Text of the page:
Tuesday, August 3, 2010

Block 2: The Dreaded MICU

Well, I can't put it off any longer. My month as a senior in the MICU is upon me; in fact I'm almost half way done! It is uniformly agreed upon among residents that the month as a senior resident in the MICU (medical intensive care unit) is the hardest, most stressful and most exhausting month of our 3 year residency program. Why? So many reasons I don't even know where to start.

But first, by way of explanation for the laypeople among you......

The MICU is where the sickest of the sick patients come. In order to come into our world on the 9th floor of Northwestern Memorial Hospital, a patient must be too sick to send home and too sick to go to a regular "general medicine" floor. So what kind of patients do we have? They generally fall into a few categories:

1. Sepsis or septic shock: These are people who have an infection somewhere that is serious enough that they are no longer hemodynamically stable- their blood pressure is dropping, or their heart beat is going way too fast- and we think they need more intensive support such as central lines (big IV's that go almost to the heart) and sometimes pressors (medicines that bring up blood pressure).

2. Respiratory distress or failure: These are folks who can no longer breathe for themselves for a variety of reasons such as pneumonia, extra fluid in their lungs from heart or kidney failure, drugs or infection causing confusion such that they can no longer "protect their aiway" to prevent themselves from aspirating their own saliva, or actual lung disease such as COPD (chronic obstructive pulmonary disease) or asthma. If they are sick enough to come to the ICU that usually means that they need to be intubated, i.e. a breathing tube is inserted into their throat so a ventilator can breathe for them.

3. Large GI (gastrointestinal) bleeds: These patients generally have lost a few liters of blood and their blood pressures are dropping as a result. We support them, give them blood products and fluids as needed until they either have a scope such as endoscopy or colonoscopy or they stop bleeding on their own.

4. Post-cardiac arrest: These are the scary calls that no one likes to get. Well, maybe some adrenaline junkies like to get them (ER peeps, I'm talking 'bout YOU!), but most of us internal medicine people are pretty cerebral thus emergencies are NOT our thing. Sometimes these patients had cardiac arrests (i.e. their heart stopped, or began to have a rhythm not compatible with life) out of the hospital, at home or on the street thus they come through the Emergency Room which is less stressful for me as the MICU resident, because they are intubated with central lines (nicely packaged w/ a bow) when they get to my floor. The scary ones are the cardiac arrests on the other floors of the hospital.

5. All around disasters: These are people with any number of problems from cirrhosis (liver disease) to overwhelming cancer to mutli-system organ failure from the disease of "my organs are telling me I'm not supposed to be alive anymore, but my brain or that of my loved one hasn't gotton the picture". We have a few of these tonight that I'm worried about. These are folks who wouldn't still be alive 10 years ago, but our advanced medicines and interventions are able to keep them alive. These interventions are miraculous when performed on relatively young, healthy people with only 1 major problem that is reversible but seem absurd to a lot of us when performed on older people with lots of medical problems or even younger people with some really bad medical problems that we are never going to cure. I believe in dying comfortably and going through a cardiac arrest with chest compressions (that are only done "right" if they are forceful enough to break bones) and shocks is NOT comfortable.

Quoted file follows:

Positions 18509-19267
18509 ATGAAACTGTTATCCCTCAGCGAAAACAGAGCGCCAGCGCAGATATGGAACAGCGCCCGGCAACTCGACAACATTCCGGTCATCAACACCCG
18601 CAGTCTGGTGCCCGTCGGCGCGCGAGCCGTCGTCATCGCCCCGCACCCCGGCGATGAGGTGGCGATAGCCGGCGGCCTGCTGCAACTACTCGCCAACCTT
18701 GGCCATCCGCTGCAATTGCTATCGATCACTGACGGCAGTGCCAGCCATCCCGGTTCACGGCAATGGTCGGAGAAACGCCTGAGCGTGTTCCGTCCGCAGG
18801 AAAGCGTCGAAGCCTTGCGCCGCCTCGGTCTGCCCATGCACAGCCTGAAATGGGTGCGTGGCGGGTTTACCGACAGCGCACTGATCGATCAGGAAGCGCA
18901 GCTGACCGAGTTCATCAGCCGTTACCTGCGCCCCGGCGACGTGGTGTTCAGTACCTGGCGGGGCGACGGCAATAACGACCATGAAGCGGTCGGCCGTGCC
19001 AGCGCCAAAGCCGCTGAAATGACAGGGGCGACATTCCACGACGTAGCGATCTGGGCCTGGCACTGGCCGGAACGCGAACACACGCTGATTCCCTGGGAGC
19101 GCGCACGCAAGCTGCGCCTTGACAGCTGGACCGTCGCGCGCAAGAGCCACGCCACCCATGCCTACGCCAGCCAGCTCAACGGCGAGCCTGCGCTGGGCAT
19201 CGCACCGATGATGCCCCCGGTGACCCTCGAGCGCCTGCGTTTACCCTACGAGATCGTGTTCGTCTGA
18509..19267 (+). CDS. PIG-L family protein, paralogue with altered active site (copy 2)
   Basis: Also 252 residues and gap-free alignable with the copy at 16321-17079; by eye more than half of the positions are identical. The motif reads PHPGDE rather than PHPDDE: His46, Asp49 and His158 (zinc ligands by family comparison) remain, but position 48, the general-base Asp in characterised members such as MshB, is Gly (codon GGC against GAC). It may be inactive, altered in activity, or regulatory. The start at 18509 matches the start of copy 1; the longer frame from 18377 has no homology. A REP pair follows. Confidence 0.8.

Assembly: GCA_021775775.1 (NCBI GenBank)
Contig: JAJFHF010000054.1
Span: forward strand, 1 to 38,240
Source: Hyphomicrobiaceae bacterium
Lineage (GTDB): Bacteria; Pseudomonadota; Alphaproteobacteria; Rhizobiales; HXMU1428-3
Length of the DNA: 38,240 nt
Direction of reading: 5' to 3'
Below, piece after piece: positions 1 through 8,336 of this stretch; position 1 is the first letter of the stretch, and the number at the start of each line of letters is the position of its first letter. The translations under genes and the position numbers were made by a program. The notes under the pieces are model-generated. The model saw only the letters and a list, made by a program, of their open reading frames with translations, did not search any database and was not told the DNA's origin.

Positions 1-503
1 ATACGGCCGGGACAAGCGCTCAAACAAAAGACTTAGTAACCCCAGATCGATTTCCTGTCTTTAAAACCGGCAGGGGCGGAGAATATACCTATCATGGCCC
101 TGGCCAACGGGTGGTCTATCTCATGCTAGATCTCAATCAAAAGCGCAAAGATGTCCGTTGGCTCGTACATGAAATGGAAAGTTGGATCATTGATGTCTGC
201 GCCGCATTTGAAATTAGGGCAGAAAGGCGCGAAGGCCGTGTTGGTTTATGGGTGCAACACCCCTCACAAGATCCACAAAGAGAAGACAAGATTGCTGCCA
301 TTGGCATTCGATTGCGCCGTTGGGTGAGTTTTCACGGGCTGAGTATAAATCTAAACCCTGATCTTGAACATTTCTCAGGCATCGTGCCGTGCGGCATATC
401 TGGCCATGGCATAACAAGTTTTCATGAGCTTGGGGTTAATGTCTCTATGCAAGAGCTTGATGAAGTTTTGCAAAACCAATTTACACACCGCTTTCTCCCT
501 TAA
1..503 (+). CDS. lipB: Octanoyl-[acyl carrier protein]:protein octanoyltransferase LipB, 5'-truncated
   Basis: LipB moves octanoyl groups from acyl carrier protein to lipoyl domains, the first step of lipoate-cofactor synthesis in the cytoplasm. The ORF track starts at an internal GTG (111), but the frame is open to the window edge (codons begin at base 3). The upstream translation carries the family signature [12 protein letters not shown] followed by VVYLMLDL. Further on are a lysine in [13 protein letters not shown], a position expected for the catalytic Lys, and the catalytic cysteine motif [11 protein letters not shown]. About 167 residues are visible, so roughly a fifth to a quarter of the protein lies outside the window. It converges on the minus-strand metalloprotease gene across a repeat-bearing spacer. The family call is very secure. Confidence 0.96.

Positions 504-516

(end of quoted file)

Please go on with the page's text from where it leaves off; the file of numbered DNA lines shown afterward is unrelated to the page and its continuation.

So, as you can imagine, being in charge of the management and treatment of any of the above patients can be terrifying. And as the senior resident, overnight you're it. You are the code (i.e. cardiac arrest) responder, and the person who evaluates patients in the ER and on the regular floors who aren't doing well. When I'm on call, I live in fear of the code alarms (if the code is in the MICU) or the code pager (if the code is out of the MICU) going off.

We are "on call" from 7am-7am, so a full 24 hrs, every 4th night. "We" consists of me and my two interns. One of the key benefits of doing the MICU rotation early in the year is that we all get 2 interns. After the full 24 hrs of call, we then have to round with the extended team. This includes our sister team (1 resident, two interns), our fellow (a person training to be an ICU doctor), our attending Pulmonary/Critical Care doctor, our pharmacist and the nurses for each patient. This, as you can imagine, takes f---o---r---e---v---e---r. Next to living in constant fear of an emergency, and being up all night, spending 4 hours standing on our feet post-call is a pretty miserable aspect of call. Imagine trying to explain critically ill patients to the team after getting absolutely no sleep. Not fun. Good thing that's the job of the interns;) I just sit back and make sure they don't leave out key pieces of information. Ah, to not be an intern anymore:)

I'm afraid I could go on and on about the MICU and then this blog would never get posted so I'll stop now. Tomorrow is call 4 out of 7 or "hump" call. Hopefully it will all be downhill from there!

1 comment:

  1. Oh man, I don't know how you do it! I admire you though. Once again, I'm glad you wrote this out because now I understand more about what you do.